One thing we all realize fairly quickly as military families and spouses is that there are hundreds of military acronyms. And more importantly, we need to learn what they stand for, or we risk living in a cloud of mystery. From OER, PCS, to FRG and MOS, the list goes on and on. Like knowing all those acronyms, so does it benefit us, as spouses and loved ones, to learn and understand all the different social events and their meanings and purposes. Especially if we want to truly enjoy and appreciate them.
So, whether a formal invitation arrives in the mail, through an email, or just word of mouth, the social events surrounding military life are both exciting and confusing. For those who live on base or installation this is often a more time consuming obligation. Those who live off base also find these events challenging at times, as they are sprung upon them and often confusing. But, most of us can agree that whatever the circumstances, this can be a confusing at least and stressful at worst. Questions like: what to wear, what will happen at the event, and on and on goes the list. Either way, there is sometimes a lack of understanding that can add to the pressures of military life. And, we already have a lot of pressure as it is! It is our hope that the information in this blog, helps take the mystery out of these events and helps develop a better understanding of each one. So, when the invitation arrives you can attend these events with confidence and excitement. It is also so important to remember that many of these events are fun, full of tradition, and celebratory. And, as time goes on, they will become treasured memories of military life.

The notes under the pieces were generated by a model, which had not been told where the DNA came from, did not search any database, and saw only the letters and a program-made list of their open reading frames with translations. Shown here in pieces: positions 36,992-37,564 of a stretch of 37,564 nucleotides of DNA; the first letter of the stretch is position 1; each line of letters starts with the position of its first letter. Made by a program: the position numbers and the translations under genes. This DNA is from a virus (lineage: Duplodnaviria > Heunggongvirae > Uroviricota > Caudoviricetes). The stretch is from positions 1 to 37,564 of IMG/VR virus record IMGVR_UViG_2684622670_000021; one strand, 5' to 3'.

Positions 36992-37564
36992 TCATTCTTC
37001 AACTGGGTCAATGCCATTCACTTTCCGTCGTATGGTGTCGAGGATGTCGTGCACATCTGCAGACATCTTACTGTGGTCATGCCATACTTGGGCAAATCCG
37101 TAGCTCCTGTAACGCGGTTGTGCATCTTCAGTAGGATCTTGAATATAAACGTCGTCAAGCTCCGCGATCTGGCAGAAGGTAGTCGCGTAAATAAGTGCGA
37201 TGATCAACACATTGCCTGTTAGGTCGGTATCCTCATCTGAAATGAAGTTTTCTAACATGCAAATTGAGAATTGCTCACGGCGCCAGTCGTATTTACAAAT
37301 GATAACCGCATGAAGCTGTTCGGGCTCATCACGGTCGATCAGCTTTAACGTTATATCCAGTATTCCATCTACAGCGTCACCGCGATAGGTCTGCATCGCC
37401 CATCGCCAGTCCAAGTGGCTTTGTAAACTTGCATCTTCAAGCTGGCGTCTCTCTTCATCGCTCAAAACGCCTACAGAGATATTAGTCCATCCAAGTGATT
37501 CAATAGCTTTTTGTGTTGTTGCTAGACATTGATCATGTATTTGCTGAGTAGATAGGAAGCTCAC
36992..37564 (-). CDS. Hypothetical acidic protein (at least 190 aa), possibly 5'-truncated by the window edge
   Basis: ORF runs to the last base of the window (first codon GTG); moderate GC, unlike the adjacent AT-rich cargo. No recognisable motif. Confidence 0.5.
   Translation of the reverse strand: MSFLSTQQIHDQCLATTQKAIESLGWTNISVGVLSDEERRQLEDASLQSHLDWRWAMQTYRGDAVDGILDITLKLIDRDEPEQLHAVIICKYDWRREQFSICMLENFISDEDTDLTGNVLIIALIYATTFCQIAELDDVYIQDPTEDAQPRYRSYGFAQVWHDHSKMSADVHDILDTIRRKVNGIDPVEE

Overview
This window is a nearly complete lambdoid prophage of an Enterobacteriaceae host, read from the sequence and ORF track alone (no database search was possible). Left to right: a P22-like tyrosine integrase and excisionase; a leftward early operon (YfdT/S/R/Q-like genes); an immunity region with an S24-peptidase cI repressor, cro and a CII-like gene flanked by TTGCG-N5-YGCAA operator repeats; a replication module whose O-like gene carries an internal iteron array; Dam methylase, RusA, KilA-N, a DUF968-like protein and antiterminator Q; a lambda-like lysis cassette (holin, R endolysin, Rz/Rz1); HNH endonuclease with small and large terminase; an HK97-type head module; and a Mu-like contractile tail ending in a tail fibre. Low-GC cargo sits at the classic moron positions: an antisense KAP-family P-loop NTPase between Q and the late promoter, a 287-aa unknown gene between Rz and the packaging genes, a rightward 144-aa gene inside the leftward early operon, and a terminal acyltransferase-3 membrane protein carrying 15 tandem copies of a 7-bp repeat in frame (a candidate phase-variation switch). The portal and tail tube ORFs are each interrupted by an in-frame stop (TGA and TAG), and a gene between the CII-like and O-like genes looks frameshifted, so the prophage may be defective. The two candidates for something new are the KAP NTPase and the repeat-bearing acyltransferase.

Here are the social events we are going to cover:
- Hail and Farewell
- Dining In
- Dining Out
- Formal Balls
- Change of Command Reception
- Spouse’s Welcome & Farewells
Coffee Okay, I am not talking about meeting up at Starbucks, although I highly encourage getting together with your fellow spouses and friends for coffee at the local coffee shop. Certainly this is always a good way to connect and encourage each other. But, this is the more formal gathering. “Coffee” is typically held at the (Army) Battalion, Brigade or Division levels. This is a time to get acquainted with spouses, provide information, meet and greet new arrivals, and also say good-bye to those leaving. Traditionally is it officers’ spouses and E-7 and above. Although sometimes all ranks are included depending on the event type and size of the unit.
Dress: Usually casual, unless otherwise stated.
Teas: Tap into your English roots (regardless of your heritage) and embrace this event. This is the most formal daytime event. It is typically to honor an incoming or outgoing commander’s spouse or senior NCOs spouse. I would highly recommend doing some tea time research and also do some dining etiquette research before attending. And, I know just the place to help…Etiquette Chics (find us in Facebook and YouTube.) Most likely finger foods will be served as well as cookies and sweets. And, lastly, have those pinky’s ready for your teacup!
Dress: Business dress is most appropriate for this event.